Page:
Domestic Violence, Abuse and Divorce

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April 19, 2021
domestic violence

Ending a Marriage with an Abusive Spouse

When we hear of domestic violence what often first comes to mind is a wife with a blackened eye or battered body. Physical abuse from a male spouse onto a female spouse is sadly too common, but domestic violence spreads its tentacles in many varying forms and dimensions. There can be female-on-male abuse, and same-sex couples are not immune to the violent, dark side of marriage.

A spouse who experiences violent altercations should never consider mediation or collaborative law methods to end the marriage. Contacting the authorities and hiring a litigator are both recommended.

Physical abuse may be easy to detect, but emotional abuse leaves hidden scars that have lasting effects. Violence and abuse wear many disguises. Both should be recognized for what they are to protect both spouses.

  • Physical Violence – beating or harm to cause someone pain
  • Emotional Violence – verbal or written statements used to belittle or harm a person
  • Psychological Violence – threats used to cause fear for the purpose of gaining control
  • Spiritual Violence – using someone’s religious beliefs for the purpose of manipulation or domination
  • Cultural Violence – using a person’s cultural customs as a way to harm or humiliate them
  • Sexual violence – forcing another person into sexual activity
  • Financial Abuse – controlling a person by withholding or misusing monetary resources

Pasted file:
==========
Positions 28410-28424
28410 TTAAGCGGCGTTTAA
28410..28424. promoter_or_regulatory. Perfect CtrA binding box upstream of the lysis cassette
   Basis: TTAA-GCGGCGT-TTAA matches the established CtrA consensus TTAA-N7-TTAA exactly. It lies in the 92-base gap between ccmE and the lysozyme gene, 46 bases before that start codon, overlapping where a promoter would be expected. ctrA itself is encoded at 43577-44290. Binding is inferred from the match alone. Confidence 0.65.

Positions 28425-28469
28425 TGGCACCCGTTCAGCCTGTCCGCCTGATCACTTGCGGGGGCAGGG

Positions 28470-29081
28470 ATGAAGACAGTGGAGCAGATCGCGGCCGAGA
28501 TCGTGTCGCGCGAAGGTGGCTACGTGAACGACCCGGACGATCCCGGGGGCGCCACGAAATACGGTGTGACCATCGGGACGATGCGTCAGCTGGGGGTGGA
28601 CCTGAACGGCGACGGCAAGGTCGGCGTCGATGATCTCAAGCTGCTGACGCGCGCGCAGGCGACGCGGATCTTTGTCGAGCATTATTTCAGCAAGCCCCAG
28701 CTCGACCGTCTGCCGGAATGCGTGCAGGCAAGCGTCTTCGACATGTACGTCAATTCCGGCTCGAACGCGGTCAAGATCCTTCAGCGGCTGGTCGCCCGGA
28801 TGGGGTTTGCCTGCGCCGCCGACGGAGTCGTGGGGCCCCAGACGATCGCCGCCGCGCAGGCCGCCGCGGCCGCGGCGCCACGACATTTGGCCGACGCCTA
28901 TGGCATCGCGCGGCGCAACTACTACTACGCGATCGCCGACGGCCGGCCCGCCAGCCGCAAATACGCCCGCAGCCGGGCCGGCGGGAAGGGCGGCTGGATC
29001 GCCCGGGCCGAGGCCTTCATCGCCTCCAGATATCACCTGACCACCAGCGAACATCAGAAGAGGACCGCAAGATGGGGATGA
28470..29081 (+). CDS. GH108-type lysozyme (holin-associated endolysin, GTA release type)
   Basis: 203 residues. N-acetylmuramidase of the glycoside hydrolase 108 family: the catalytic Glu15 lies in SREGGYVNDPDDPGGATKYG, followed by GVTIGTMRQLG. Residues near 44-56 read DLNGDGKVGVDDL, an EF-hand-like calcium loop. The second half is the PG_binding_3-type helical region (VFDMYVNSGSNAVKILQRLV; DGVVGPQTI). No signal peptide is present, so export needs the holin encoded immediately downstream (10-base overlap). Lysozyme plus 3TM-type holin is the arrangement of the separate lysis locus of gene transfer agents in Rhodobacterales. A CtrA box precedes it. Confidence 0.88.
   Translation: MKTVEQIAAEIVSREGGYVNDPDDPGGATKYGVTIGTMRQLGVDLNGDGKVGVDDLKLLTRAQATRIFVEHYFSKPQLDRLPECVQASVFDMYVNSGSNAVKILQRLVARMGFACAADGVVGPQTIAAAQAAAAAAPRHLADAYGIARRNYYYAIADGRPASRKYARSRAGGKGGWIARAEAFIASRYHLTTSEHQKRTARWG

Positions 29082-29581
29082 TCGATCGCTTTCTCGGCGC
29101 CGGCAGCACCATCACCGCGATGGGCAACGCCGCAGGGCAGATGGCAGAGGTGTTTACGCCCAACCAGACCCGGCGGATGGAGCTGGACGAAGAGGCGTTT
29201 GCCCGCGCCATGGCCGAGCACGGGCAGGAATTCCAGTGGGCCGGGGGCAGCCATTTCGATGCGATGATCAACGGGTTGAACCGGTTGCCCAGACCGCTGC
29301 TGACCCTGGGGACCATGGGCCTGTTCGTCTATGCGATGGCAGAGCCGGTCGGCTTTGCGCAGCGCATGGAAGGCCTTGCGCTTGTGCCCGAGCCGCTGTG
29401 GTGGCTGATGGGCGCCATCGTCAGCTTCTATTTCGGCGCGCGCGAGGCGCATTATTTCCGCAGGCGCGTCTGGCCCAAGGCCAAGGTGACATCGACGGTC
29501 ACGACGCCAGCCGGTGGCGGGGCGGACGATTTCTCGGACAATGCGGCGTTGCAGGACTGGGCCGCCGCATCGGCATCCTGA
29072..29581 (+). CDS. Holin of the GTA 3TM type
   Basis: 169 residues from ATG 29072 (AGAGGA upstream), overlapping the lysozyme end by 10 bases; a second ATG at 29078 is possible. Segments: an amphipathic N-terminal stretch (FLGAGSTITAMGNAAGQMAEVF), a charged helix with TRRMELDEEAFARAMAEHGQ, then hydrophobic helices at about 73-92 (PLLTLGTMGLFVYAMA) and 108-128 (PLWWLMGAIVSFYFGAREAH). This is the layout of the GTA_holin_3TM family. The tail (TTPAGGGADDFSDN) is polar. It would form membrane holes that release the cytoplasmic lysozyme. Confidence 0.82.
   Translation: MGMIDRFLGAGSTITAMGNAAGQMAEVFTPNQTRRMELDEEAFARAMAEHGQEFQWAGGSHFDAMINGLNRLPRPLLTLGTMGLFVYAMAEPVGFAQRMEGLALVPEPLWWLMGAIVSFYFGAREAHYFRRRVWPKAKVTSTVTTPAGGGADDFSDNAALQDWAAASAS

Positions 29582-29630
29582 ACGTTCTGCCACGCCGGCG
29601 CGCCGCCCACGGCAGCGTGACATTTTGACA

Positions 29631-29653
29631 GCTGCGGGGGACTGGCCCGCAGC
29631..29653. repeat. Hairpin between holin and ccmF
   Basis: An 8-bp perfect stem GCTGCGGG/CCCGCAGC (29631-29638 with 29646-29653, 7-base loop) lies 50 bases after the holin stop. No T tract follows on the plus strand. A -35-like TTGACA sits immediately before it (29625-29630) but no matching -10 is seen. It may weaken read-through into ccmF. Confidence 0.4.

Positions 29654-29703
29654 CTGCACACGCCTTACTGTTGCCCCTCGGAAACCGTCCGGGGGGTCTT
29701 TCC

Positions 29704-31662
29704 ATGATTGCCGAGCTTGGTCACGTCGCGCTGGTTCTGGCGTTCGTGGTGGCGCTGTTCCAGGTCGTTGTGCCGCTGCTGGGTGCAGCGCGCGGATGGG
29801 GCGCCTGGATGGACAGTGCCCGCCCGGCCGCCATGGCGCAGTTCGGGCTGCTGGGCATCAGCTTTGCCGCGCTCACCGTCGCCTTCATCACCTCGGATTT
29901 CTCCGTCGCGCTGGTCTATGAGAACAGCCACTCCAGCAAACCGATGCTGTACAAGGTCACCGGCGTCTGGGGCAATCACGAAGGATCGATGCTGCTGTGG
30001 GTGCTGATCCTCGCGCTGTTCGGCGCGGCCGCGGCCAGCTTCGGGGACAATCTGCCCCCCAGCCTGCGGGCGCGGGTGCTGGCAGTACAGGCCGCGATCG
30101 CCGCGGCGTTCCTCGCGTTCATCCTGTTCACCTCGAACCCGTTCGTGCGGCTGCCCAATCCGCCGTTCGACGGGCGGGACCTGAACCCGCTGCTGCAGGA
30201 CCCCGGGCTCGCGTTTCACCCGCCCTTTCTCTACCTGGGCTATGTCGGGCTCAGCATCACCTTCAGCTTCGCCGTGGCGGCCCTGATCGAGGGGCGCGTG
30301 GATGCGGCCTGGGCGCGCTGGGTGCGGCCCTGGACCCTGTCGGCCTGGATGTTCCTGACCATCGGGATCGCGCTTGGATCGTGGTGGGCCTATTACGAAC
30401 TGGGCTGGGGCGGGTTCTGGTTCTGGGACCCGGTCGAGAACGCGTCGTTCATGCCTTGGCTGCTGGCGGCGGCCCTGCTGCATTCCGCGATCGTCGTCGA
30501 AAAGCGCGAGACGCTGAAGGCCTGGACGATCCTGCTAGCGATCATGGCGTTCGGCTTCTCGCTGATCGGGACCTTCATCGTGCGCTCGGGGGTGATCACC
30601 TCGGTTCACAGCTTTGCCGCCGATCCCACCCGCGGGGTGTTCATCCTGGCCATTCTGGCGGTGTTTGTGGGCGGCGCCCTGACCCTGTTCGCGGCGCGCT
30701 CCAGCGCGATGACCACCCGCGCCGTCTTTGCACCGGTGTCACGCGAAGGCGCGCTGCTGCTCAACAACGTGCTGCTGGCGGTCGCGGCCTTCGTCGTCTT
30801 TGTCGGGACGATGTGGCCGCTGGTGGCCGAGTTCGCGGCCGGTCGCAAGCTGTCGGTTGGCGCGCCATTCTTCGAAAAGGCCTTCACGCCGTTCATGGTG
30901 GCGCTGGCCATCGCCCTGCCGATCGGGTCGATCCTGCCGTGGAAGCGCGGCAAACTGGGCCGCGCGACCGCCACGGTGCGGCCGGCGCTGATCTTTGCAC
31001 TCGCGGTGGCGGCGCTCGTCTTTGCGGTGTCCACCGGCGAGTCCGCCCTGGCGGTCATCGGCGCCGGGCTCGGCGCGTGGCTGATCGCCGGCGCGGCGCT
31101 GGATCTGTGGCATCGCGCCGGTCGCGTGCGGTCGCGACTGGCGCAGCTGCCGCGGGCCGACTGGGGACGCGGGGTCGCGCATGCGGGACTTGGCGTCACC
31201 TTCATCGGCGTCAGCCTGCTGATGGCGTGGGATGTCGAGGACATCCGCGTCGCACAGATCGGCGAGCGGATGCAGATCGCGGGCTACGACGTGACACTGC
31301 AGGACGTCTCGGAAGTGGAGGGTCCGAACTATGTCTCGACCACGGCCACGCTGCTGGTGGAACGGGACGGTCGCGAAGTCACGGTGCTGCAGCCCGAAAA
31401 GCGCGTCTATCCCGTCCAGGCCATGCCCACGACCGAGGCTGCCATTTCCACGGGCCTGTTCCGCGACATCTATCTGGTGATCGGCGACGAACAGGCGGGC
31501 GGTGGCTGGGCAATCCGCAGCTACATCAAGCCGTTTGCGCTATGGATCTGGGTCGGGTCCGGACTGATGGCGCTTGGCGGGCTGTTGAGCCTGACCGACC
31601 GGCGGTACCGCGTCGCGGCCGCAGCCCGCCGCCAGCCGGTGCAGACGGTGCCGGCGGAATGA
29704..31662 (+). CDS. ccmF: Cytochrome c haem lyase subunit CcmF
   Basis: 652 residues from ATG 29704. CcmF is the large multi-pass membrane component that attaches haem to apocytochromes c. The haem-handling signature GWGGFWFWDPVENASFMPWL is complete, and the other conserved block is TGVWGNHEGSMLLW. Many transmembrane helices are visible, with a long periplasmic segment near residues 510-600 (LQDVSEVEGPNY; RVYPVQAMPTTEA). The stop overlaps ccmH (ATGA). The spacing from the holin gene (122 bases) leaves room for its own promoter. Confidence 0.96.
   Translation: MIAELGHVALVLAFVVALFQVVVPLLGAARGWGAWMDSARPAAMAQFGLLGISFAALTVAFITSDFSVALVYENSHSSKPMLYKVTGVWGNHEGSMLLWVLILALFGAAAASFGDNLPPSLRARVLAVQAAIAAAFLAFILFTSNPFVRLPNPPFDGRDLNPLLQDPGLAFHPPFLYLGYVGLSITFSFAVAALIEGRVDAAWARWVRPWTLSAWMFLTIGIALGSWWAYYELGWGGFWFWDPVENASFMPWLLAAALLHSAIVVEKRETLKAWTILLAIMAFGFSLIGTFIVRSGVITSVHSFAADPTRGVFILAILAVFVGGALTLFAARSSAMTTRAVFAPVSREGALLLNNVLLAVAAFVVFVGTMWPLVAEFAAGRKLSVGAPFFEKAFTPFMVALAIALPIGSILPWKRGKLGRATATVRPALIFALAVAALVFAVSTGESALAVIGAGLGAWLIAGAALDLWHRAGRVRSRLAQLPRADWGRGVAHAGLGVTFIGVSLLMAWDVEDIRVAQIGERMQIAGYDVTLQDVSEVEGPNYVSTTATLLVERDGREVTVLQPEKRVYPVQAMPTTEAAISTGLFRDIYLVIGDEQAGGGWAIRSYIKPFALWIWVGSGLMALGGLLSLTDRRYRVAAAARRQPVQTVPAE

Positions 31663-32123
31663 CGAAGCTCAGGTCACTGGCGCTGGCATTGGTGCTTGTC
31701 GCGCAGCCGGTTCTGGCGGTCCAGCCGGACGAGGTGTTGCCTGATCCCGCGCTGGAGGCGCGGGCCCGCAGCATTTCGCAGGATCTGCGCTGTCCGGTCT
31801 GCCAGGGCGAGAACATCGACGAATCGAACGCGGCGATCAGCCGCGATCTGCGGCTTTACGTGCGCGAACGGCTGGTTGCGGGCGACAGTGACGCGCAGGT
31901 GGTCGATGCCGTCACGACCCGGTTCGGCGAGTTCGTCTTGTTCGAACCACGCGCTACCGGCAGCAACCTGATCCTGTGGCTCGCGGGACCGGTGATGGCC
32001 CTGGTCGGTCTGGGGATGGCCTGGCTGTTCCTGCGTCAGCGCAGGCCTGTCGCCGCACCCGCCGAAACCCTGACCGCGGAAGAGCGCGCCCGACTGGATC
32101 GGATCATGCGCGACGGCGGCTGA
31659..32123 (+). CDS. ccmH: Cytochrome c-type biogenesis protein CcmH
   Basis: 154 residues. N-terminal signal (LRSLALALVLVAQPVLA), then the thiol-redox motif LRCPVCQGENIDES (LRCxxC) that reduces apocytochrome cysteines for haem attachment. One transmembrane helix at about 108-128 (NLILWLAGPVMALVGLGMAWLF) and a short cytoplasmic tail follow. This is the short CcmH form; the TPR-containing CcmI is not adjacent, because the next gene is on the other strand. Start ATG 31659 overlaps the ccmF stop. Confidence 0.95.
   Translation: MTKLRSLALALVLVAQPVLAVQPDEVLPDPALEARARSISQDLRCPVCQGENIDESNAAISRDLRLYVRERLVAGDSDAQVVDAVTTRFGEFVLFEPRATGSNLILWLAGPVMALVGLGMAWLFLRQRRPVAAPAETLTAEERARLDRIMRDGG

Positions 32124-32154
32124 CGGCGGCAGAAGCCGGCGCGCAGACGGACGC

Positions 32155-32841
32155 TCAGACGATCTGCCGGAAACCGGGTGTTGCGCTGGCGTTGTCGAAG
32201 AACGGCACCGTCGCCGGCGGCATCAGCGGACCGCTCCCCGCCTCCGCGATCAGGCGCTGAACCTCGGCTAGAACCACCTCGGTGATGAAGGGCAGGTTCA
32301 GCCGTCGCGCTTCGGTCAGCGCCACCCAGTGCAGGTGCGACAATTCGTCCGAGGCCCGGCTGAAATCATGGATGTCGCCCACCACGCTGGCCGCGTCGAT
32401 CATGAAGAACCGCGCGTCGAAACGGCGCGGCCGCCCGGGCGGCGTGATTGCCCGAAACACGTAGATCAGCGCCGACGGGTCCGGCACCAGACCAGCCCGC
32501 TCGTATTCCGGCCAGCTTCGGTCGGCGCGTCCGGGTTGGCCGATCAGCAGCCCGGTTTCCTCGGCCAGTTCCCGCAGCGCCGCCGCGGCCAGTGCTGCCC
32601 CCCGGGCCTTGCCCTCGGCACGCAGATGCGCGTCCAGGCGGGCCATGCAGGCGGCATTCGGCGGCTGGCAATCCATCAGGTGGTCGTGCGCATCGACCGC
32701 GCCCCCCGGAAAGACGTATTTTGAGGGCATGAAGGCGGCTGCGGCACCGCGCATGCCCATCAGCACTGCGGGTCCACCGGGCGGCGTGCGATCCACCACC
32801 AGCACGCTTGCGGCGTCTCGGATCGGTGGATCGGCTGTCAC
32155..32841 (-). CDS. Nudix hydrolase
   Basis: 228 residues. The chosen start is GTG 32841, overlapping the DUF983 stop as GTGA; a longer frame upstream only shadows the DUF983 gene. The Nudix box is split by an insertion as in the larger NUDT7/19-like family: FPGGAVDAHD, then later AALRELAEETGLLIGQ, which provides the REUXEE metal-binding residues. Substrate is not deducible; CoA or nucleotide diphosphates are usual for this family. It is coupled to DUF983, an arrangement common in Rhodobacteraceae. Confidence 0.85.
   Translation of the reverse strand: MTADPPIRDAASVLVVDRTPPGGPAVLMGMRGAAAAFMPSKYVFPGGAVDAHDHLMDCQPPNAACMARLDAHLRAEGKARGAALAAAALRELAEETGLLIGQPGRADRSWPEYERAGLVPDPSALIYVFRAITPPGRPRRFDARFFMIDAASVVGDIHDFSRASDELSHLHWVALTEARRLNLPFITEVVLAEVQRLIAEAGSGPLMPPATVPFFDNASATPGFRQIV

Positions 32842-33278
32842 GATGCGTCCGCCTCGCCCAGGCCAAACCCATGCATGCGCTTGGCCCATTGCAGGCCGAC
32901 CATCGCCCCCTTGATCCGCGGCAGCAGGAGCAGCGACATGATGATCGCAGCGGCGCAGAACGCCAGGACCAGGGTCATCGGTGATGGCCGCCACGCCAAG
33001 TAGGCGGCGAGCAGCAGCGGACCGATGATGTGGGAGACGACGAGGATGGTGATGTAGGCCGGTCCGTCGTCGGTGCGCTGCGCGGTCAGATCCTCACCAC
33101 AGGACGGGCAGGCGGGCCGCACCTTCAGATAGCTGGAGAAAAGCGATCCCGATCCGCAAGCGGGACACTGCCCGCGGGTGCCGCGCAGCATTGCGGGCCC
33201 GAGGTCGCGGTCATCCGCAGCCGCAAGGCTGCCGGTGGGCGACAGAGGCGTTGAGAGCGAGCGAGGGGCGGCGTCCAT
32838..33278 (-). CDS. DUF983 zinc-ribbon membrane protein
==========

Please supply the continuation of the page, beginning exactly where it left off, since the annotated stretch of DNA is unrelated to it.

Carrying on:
• Neglect – withholding care or assistance to a person in need

Here we see that violence and abuse are more than punches and kicks. Repeated statements that a person is fat or stupid or does not earn enough money can wear away one’s self-esteem to the point of submissiveness or worse. Having an invalid spouse who is never wheeled outside to enjoy sunshine is a form of neglect. Treating a spouse as a domestic worker or sex slave is clearly abuse.

Is Mediation or Collaborative Law an Option?

The advantages of using mediation or collaborative law to end a marriage are often attractive. The lower legal costs and emotional toll, along with other considerations like staying out of a public court, is why so many couples use these methods. If someone is considering ending a marriage but experienced any of the above listed, s/he may need to weigh the circumstances before examining his/her options. A wife who often complains about a husband’s haircuts, or a husband who bought a snowmobile without consulting his wife may be annoying, but likely does not disqualify the couple from using an alternative to divorce litigation. However, if there are threats, physical violence, or other escalated forms of abuse like extreme financial irregularities, then the authorities must be contacted. New Jersey has several resources to serve those experiencing domestic violence. Two areas of support are the New Jersey Domestic Hotline (800) 572-7233 and the NJ Coalition Against Sexual Assault Hotline (800) 601-7200.

For more information on mediation, collaborative law and litigation check out the book – The Courtless Divorce.

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